Rolex Oyster Perpetual watches with date complications are equipped with different movements than their non-date counterparts. The Rolex Caliber 3135 is a self-winding mechanical movement entirely developed and manufactured in-house by Rolex, and it is the engine used to power the current generation of Rolex Date watches.
The certified Swiss chronometer has passed the Swiss Official Chronometer Testing Institute (COSC) tests and is fitted with a Parachrom hairspring for enhanced resistance to shock and temperature variations. Its Perpetual rotor automatically winds the engine through natural arm movements, providing a 48-hour power reserve and performing at a frequency of 28,800 vibrations per hour.
One of the key dial features of the Rolex Date watch is its magnified date lens, created by a convex curve of sapphire crystal glass above the date window at 3 o'clock. This Cyclops lens enhances the wearer’s view of the numerals within the date window by 2.5 times, becoming a distinguishable feature of this line of Rolex watches since the 1940's.
The Rolex Date dials are available in pink, blue, silver, and classic black, and the date apertures are dressed against a striking white background to enhance legibility. The use of white gold and diamonds for the hour markers on Rolex Oyster Perpetual Date watches increase their value significantly. You can get a dial with either chunky baton indexes or with a diamond and Arabic numerals. In the non-diamond variations, the batons are crafted from white gold to prevent them from tarnishing. If you opt for the diamond & Arabic mixed dial, you’ll see that the diamonds represent the odd numbers around the hour track and the Arabic numerals present the even numbers.
Modern Rolex Oyster Date watches are exclusively fitted on the iconic Oyster bracelet; however, older models can sometimes be found on Jubilee bracelets, particularly the models crafted from solid gold or two-tone. The instantly recognizable flat three-piece link design of the Oyster bracelet is tailored to sculpt effortlessly to the contours of the wearer’s wrist for optimum comfort. The bracelet was first introduced in the 1930’s and has become noteworthy for its mix of brushed and polished surfaces, as well as its refined Oysterclasp for a secure fit on the wrist.
The bracelets of current-production Date watches also come fitted with the folding Oysterclasp furnished with the practical Easylink 5 mm comfort extension link to allow wearer to micro-adjust the length of the bracelet without the need for any tools.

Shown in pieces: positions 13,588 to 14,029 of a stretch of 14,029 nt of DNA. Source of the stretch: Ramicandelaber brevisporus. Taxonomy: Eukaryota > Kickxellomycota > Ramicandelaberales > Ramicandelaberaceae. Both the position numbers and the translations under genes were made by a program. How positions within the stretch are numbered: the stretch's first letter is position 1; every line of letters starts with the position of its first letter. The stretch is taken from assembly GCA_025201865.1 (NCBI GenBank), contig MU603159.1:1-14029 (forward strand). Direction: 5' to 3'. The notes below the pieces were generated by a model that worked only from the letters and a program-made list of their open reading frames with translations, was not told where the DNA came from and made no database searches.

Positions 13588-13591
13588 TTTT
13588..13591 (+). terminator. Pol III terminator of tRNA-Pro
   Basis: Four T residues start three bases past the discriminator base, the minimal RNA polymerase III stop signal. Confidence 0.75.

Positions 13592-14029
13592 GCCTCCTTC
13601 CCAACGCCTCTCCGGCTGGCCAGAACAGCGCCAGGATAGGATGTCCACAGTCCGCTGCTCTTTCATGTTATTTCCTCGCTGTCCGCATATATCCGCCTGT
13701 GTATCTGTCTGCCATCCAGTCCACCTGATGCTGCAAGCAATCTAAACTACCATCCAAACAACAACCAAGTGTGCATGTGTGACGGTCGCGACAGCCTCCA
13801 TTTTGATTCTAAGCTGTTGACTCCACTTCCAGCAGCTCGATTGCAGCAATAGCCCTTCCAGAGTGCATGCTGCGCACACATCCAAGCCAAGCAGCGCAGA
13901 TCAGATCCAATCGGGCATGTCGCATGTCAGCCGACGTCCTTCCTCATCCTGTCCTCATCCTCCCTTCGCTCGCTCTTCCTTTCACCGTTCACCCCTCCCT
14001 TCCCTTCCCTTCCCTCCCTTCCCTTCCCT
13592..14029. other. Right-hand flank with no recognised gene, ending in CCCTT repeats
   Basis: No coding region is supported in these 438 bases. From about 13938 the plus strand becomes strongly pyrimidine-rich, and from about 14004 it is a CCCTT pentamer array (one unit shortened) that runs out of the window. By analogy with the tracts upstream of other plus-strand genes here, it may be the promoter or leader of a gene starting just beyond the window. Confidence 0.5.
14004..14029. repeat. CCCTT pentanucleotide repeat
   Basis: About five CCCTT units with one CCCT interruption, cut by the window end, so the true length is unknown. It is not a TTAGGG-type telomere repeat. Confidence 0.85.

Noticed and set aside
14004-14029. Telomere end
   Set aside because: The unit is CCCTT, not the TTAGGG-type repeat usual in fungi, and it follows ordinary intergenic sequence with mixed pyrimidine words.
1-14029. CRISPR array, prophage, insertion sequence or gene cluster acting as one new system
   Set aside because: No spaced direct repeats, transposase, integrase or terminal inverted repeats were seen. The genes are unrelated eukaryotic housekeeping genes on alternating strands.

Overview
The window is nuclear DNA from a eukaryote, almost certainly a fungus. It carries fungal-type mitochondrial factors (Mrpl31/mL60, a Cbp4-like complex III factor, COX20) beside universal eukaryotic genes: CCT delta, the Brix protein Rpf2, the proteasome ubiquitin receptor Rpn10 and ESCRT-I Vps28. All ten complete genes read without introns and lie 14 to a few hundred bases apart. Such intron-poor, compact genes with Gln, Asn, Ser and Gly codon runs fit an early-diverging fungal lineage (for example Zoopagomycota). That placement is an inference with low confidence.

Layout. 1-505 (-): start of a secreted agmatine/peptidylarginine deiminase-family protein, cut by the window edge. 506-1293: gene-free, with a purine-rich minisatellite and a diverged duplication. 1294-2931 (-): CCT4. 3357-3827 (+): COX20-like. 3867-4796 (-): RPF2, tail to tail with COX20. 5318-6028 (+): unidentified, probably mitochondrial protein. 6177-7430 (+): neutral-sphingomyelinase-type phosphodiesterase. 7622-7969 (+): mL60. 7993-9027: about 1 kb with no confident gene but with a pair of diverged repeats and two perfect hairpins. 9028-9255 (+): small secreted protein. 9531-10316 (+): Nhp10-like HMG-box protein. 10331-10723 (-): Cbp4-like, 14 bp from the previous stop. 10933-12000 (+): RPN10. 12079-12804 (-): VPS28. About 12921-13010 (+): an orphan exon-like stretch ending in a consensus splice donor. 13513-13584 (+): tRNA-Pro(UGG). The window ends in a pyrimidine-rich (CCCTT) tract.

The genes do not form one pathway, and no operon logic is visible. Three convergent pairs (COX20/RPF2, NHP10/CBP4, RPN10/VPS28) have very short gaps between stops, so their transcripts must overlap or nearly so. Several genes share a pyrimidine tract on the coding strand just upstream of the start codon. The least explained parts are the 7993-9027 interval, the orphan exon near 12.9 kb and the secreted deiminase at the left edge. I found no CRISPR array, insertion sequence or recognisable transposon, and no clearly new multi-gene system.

In the past, the Rolex Date was produced in a variety of different materials, including solid gold, two-tone steel and gold, and plain stainless steel versions. Rolex later offered the Date model in either full stainless steel, or White Rolesor - a stainless steel watch and bracelet, fitted with an 18k white gold fluted bezel.
Due to the intrinsic costs of the different metals used for the construction of Rolex Date watches, stainless steel Rolex Date watches are less expensive than those equipped with an 18ct white gold bezel, and prices increase from there with the addition of a diamond dial.
Vintage Rolex Oyster Perpetual Date watches are incredibly good value for money, and represent some of the most affordable used Rolex watches on the pre-owned market. Older models crafted entirely from 14k gold represent some of the cheapest solid gold Rolex watches available, and are becoming increasingly desirable among collectors as they are no longer in production. Additionally, since Rolex now only offers the Date in either stainless steel or White Rolesor, the only way of buying a solid gold or two-tone Rolex Date watch is on the secondary market.
Rolex developed the Oyster Perpetual Date as a smaller edition of the immensely successful Datejust. The Datejust is 36mm in diameter, while the Date is 34mm in diameter. Part of the Rolex Date's popularity at retail and on the pre-owned Rolex market is its modest and versatile size and weight. It's suitable for both men and women and makes a sophisticated statement without overtaking the wrist.